Sinn Fein propaganda

Andrew Billen assures us that the dim-witted Sinn Fein propaganda Rebel Heart, now being broadcast by the BBC, is too uninspired to win converts to the IRA (The Back Half, 22 January). I wish I could be so confident. The peace process is in danger of collapse and this lump of republican jingoism might just help to bring it down.

The problem, as always with Sinn Fein propaganda, is the portrayal of the northern Protestants. They are not seen as a people with the same right to self-determination as the southern Catholics. That would justify partition and make Sinn Fein attacks on the north look like Catholic aggression.

Neil Jordan ducked this problem in Michael Collins, where he simply omitted the northern Protestants from the story. It made a nonsense of the history, but since his main object was to debunk De Valera, it did not completely ruin his film. In Rebel Heart, Ronan Bennett does acknowledge the existence of the northern Protestants - they appear as brutal uniformed thugs who massacre an innocent Catholic family. And that is all. There is no debating the issue whether the Protestants have any right to self-determination, or how the antagonistic peoples on the island might be reconciled. Who needs to discuss any political issues with such murderous thugs? No, it is clear that the only thing the Protestants will understand is a bullet in the back, or a bomb under a car.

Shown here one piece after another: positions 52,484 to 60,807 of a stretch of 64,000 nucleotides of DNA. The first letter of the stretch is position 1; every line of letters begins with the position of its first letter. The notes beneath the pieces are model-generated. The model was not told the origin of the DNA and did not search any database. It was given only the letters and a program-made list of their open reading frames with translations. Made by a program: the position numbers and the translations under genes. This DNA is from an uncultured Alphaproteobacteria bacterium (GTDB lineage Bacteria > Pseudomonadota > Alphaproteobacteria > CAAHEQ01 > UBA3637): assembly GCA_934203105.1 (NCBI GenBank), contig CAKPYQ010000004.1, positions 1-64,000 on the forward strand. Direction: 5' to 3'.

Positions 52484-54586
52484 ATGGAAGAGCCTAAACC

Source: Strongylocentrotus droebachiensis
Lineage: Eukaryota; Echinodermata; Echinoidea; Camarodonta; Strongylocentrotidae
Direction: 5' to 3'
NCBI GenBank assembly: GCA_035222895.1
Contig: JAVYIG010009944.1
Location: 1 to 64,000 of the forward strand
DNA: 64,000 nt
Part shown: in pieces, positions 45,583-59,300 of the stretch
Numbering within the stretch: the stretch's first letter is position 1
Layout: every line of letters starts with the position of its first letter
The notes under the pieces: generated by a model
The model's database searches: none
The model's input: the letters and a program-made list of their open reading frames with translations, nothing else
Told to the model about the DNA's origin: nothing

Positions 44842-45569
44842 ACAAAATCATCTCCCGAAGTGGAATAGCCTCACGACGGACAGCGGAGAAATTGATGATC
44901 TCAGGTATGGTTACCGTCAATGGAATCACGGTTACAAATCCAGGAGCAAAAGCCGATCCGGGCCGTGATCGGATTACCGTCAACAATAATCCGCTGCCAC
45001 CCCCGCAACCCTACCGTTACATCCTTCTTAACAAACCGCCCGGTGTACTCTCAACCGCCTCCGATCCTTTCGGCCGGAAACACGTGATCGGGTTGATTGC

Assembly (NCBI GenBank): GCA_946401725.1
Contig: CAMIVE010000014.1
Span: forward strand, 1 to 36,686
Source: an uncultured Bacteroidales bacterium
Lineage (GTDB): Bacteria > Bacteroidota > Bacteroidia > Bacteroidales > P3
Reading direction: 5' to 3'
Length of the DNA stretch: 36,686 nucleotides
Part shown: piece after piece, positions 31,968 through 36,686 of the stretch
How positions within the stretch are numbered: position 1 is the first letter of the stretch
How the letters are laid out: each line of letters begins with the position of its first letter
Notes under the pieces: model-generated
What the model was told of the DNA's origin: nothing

Ironically, Billen writes that the massacre was the only scene that shocked him out of his complacency. Presumably, that means he felt a rush of hatred for the vile perpetrators of the massacre. As the killers were dressed in RIC uniforms, not unlike present RUC uniforms, and they are the only representatives of the northern cause in the drama, that rush of hatred could easily translate into the same political hostility that has been the basis of Sinn Fein violence since the Treaty of 1921.

Audience ratings for Rebel Heart have been poor. But that is little consolation for those of us who see a fragile, negotiated peace being wrecked by simplistic, emotive propaganda. How many ill-informed zealots does it take to land us back at blood-stained square one again?

Les Reid
Greenisland, County Antrim

This article first appeared in the 29 January 2001 issue of the New Statesman, The fall of Mandelson